social sciences

Self-perception and body image

In a highly visual world where ‘the media’ represents specific body types it might be difficult for certain people to build self-esteem. Certain groups might be more susceptible to this, such as teenagers, as their need to belong and fit in might be stronger.

Mental health
Self-perception influences one’s mental health. This relationship has been studied by researchers before. They found a link between how one perceived their weight status and depressive symptoms (1). This effect was also found to be stronger for women.

However, this does not mean that men do not deal with body image issues. In an article from 2004, researchers looked at body dissatisfaction among college men. They found that the men judged themselves to be fatter than they actually were. Though, these men also perceived themselves to be more muscular than they were. Though, they pointed out that they would like to be more muscular than they actually are. The researchers speculate that men are under more pressure to be more muscular due to contemporary media pressures. In this study, females were also asked to describe their preferred body type for males. The findings of the study highlights a discrepancy between what women want and what men think women want. Men assumed women want a man who is much leaner and muscular than the women in the study indicated (2).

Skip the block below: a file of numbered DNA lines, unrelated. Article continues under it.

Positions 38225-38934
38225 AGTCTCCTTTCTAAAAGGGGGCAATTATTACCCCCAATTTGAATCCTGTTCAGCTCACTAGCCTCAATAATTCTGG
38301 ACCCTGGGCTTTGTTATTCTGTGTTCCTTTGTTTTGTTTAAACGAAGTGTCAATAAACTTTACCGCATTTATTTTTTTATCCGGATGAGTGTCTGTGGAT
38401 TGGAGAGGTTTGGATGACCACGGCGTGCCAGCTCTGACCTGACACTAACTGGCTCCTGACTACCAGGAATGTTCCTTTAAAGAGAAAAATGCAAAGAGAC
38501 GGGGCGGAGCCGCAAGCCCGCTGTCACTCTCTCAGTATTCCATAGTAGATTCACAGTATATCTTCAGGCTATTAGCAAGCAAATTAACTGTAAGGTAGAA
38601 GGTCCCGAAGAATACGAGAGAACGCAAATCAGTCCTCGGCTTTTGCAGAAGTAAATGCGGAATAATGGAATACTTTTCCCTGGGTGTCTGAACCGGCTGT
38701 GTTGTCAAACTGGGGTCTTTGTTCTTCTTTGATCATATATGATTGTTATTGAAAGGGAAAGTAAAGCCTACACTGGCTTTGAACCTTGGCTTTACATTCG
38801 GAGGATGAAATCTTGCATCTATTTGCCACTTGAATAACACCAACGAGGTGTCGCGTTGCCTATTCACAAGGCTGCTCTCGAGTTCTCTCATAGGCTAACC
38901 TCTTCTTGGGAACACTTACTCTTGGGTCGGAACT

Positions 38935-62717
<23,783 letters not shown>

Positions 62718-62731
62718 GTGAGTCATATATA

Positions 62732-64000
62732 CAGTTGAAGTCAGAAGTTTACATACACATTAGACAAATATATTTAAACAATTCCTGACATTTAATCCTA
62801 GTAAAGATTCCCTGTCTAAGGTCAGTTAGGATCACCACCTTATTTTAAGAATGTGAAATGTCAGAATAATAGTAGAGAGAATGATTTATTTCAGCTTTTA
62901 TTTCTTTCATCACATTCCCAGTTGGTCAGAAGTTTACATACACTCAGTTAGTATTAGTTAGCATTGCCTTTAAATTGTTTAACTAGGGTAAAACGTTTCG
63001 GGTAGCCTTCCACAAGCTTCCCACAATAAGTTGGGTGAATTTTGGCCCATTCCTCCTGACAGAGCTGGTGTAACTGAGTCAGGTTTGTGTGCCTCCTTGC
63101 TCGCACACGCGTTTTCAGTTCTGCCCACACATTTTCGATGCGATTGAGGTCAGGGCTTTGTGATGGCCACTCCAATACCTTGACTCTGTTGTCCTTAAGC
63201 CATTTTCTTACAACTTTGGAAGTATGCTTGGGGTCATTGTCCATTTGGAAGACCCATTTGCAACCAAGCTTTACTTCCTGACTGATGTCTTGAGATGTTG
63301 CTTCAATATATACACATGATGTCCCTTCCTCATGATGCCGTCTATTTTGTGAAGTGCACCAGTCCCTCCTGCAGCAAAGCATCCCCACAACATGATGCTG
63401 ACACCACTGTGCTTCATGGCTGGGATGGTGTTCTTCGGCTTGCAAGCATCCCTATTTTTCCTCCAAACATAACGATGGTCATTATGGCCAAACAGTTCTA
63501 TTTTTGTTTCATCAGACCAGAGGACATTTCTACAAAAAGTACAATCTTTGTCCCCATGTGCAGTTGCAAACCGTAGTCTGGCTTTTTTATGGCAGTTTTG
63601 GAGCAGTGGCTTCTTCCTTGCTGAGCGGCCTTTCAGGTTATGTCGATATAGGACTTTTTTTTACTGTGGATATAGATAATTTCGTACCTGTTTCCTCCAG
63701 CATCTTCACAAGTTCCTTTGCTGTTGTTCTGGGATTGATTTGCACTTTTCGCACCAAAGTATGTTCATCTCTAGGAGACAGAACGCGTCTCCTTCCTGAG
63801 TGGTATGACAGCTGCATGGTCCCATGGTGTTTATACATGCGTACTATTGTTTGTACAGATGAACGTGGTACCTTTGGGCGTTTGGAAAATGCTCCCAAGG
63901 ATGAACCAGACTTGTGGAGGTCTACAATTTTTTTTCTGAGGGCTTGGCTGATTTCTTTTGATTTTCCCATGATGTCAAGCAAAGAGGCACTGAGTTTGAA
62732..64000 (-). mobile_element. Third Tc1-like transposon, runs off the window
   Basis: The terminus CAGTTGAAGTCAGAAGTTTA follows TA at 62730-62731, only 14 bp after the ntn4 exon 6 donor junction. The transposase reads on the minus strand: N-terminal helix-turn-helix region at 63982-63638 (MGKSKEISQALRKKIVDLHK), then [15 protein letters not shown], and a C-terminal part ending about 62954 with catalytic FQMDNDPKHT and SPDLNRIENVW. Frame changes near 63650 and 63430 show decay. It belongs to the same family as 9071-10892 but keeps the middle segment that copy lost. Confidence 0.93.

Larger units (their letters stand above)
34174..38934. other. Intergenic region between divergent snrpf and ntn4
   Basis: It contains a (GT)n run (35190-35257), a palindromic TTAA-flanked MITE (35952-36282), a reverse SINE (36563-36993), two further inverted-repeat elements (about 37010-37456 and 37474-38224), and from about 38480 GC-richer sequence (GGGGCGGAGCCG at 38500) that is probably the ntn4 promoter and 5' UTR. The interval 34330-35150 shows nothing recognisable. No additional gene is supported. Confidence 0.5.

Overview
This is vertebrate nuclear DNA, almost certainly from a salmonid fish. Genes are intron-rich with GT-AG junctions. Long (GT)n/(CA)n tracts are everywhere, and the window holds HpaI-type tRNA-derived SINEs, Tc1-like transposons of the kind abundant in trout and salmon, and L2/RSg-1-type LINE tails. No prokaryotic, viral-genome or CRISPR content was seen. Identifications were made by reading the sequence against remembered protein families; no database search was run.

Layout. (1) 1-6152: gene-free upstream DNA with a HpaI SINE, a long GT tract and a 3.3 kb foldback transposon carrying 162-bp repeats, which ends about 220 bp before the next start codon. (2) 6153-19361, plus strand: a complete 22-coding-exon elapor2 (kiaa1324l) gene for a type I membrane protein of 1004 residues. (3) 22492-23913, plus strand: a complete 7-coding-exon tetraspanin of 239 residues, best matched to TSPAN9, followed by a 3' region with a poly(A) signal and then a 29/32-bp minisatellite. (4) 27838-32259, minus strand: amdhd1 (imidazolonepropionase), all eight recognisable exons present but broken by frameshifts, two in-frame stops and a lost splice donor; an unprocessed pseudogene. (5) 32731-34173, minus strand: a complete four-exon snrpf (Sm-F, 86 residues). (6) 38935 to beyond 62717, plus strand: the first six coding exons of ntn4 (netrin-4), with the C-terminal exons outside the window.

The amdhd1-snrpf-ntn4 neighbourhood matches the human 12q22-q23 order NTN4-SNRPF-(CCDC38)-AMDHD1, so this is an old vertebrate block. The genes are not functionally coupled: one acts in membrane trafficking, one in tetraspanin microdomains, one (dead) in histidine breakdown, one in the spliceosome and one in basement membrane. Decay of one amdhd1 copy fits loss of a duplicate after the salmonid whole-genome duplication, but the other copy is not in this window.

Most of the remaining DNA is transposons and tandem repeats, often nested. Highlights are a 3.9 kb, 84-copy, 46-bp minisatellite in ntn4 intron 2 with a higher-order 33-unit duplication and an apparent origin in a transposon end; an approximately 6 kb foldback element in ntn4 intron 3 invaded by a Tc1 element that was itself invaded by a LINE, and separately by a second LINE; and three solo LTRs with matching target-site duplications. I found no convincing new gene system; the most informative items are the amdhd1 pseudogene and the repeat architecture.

‘Elastic’ body image
Researchers have created different models of body image. An article from 1992 describes a model that considers women’s body image, which is influenced by content on TV. This model contains different body images, including: society’s deal body, the internalized ideal body, current body image, and the objective body shape. To test their model, female participants were asked to watch specific imagery. The perception of one’s own body can change after being exposed to only half an hour of television (3).


  1. Ali, M. M., Fang, H., & Rizzo, J. A. (2010). Body weight, self-perception and mental health outcomes among adolescents. The journal of mental health policy and economics, 13(2), 53-63.
  2. Olivardia, R., Pope Jr, H. G., Borowiecki III, J. J., & Cohane, G. H. (2004). Biceps and body image: the relationship between muscularity and self-esteem, depression, and eating disorder symptoms. Psychology of men & masculinity, 5(2), 112.
  3. Myers, P. N., & Biocca, F. A. (1992). The elastic body image: The effect of television advertising and programming on body image distortions in young women. Journal of communication, 42(3), 108-133.
social media

Facebook and mental health

Facebook has been available to the general public since 2006. Since this time there have been many studies on the effects of Facebook on individual’s mental states. There have also been studies on how personality traits can influence internet use. Facebook is a new environment where people can socialize, this space, which is considerably different from face-to-face communication, can have disparate implications.

One of the major arguments people use when criticizing social media is the idea that it might replace real life interactions. However, this concern seems to be ungrounded, as the opposite is more likely to be true. People still engage in face-to-face interactions, and on top of that communicate through the use of an internet connection. Thus the amount spent socializing has actually increased.
Another issue which is often discussed is that Facebook does not mimic a setting close to real life interaction. Which, at face value, is very likely to be true. First of all, the average amount of Facebook friends is 150. This is not just an arbitrary number, this is referred to as the Dunbar number. Based on our cognitive capacities humans are limited to maintaining this number of relationships.